There are 2 ways to write VBA code. You can write your code in either a Sub or a so called
Function. A Sub is often also referred to as a procedure and is something that simply executes your code. A Function is however something that runs your code, but returns a variable at the end of the execution. it also often combined with an input parameter as the purposes is to convert this input parameter to something.
Sub MyScript () 'Do some code. End Sub
Function MyScript ('input variables to the functions) 'Do some code. End Function
Explanation of the difference between Subs and Functions
The way I look at it, is that Subs are places to store and execute your code, whereas Functions are dependent on an Input variable and you are creating an output variable which is the name of your function. In the above example MyScript is the output variable and it is not defined, which means it is a variant. If you want to define it it could look like the below where the name is MyFunc and it is of variable type double and we are multiplying each input number by 7.
Function MyFunc (x As Double) As Double MyFunc = x * 7 End Function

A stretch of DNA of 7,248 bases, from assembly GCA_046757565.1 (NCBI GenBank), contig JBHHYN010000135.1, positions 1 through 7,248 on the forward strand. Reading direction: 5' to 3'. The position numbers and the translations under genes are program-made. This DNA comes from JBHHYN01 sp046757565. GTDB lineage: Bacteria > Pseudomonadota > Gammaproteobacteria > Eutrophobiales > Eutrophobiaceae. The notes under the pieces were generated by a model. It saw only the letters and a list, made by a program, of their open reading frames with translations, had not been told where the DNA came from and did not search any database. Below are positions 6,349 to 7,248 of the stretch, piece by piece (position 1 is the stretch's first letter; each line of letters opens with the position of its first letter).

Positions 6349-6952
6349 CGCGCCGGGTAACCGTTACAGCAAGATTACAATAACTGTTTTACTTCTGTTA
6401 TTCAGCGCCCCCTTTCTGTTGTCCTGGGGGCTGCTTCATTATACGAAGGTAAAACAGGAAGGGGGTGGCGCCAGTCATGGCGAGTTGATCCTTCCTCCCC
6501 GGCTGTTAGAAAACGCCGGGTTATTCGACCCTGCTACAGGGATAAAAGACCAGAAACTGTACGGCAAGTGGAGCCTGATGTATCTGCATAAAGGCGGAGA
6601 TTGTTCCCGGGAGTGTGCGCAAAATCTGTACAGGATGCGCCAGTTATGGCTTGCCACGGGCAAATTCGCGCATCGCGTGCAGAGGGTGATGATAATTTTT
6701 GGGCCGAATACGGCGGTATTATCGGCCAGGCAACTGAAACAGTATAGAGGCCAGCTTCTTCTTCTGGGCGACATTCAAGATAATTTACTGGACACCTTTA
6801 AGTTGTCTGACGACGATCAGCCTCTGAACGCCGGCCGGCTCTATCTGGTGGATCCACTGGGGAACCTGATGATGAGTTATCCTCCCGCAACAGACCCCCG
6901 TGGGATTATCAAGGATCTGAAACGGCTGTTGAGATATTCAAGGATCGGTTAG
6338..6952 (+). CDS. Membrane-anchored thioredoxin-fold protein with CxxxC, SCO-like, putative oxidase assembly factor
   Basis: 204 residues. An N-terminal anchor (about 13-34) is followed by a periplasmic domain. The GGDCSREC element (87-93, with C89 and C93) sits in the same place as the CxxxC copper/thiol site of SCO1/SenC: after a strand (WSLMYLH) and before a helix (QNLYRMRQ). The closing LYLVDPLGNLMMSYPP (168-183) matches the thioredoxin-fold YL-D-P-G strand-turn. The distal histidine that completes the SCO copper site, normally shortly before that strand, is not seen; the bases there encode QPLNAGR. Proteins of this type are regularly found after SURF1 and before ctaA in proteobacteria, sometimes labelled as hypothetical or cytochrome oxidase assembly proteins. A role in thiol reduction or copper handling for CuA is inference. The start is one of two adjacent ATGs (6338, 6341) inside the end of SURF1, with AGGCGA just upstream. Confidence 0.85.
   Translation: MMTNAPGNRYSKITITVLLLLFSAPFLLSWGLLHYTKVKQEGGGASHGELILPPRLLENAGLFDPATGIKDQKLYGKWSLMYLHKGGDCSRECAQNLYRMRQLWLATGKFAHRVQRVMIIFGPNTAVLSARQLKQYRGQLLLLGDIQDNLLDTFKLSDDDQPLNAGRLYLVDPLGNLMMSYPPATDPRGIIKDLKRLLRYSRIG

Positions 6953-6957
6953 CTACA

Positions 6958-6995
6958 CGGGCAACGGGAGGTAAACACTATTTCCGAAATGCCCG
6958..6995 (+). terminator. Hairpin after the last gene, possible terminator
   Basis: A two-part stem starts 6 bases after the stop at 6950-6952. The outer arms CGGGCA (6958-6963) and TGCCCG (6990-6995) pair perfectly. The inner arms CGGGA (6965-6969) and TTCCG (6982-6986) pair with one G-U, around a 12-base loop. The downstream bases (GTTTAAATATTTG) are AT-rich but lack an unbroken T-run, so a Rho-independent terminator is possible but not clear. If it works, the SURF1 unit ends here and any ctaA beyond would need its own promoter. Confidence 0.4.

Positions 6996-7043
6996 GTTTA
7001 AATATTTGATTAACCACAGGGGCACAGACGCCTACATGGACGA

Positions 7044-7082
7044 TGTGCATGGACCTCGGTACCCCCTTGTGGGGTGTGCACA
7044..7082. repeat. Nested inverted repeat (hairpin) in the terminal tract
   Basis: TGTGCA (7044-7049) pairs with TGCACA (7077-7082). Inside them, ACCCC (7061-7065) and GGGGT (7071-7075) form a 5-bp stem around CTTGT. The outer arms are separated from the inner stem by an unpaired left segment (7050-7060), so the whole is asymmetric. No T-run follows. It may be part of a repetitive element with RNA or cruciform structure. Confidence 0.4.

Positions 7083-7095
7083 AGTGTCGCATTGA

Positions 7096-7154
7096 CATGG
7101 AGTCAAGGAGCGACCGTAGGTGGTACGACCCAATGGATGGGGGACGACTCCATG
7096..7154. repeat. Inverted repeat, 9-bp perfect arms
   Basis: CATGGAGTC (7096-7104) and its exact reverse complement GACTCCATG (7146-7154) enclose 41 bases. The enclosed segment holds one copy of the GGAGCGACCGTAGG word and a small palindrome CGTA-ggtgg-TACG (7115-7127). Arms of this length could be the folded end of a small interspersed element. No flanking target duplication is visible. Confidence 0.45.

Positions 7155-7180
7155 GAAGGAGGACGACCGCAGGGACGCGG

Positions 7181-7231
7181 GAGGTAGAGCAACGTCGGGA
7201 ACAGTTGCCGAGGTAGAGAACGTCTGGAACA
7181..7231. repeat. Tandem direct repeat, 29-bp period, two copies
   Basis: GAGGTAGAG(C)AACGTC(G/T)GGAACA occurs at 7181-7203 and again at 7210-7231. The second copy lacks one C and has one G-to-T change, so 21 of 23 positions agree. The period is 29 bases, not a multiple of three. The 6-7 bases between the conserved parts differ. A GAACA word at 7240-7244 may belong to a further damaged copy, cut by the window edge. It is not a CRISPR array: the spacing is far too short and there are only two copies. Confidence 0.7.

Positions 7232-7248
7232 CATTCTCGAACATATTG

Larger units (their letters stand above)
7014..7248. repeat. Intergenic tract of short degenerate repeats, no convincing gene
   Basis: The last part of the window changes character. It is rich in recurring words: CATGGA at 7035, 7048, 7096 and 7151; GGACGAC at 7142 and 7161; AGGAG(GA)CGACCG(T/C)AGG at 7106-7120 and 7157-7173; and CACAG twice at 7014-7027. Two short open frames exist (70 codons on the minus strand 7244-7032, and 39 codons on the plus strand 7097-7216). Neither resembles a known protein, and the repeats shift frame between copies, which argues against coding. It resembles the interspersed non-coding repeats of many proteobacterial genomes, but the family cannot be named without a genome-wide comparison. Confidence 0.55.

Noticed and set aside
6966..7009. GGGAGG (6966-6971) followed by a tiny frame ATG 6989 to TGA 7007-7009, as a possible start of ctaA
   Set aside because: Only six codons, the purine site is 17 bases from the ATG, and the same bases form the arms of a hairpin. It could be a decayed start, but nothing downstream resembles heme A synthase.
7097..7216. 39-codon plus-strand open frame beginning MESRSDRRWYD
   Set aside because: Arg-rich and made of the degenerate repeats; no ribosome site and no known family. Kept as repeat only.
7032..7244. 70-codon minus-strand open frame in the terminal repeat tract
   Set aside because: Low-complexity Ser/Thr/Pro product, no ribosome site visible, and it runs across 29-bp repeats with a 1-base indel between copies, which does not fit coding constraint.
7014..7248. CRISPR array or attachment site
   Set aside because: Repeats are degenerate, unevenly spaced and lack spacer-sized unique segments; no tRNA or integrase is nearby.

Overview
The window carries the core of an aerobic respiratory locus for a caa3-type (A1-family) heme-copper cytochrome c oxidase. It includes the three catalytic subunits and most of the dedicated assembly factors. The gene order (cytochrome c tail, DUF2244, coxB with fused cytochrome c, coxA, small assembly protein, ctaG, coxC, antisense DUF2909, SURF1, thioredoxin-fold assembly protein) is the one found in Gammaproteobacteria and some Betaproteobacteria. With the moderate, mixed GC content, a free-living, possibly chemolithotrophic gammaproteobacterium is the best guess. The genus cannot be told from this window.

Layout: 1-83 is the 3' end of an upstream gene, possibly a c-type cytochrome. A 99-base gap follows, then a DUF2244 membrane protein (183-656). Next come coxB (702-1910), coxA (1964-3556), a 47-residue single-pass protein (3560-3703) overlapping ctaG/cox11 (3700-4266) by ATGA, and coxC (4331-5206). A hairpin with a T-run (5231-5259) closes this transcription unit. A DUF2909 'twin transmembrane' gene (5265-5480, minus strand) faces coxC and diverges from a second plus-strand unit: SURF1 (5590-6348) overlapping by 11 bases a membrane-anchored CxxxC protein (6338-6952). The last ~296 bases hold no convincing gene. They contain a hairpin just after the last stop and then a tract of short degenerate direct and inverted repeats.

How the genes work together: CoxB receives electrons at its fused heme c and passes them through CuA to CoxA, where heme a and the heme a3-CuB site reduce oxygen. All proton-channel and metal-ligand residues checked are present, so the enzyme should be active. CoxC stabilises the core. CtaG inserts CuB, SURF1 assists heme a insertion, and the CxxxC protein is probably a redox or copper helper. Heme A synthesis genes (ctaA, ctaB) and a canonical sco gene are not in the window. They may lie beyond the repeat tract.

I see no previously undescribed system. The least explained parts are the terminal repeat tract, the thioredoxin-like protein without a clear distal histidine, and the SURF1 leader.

Functions are great for low code end user input as they are accessible from the worksheet, alternatively they are pretty nifty if you call them from your sub instead of writing repetitive kinda similar code. By calling a Sub or Function from your current Sub, your main script looks a lot cleaner and significantly less rows. This means that it is also much easier and quicker to amend something should that be needed in the future.
In the below picture we can see that we are simply typing "=MyFunc(7)" to access the function where we input 7, and our result is 49.
Now if we try to mimic the Function with a Sub it could look something like this. This multiplies our current cell value by 7 and we are triggering the our Sub or Script via the "WriteToCell" button.
Sub WriteToCell() 'ActiveCell.Value is our current value 7. ActiveCell.Value = ActiveCell.Value * 7 End Sub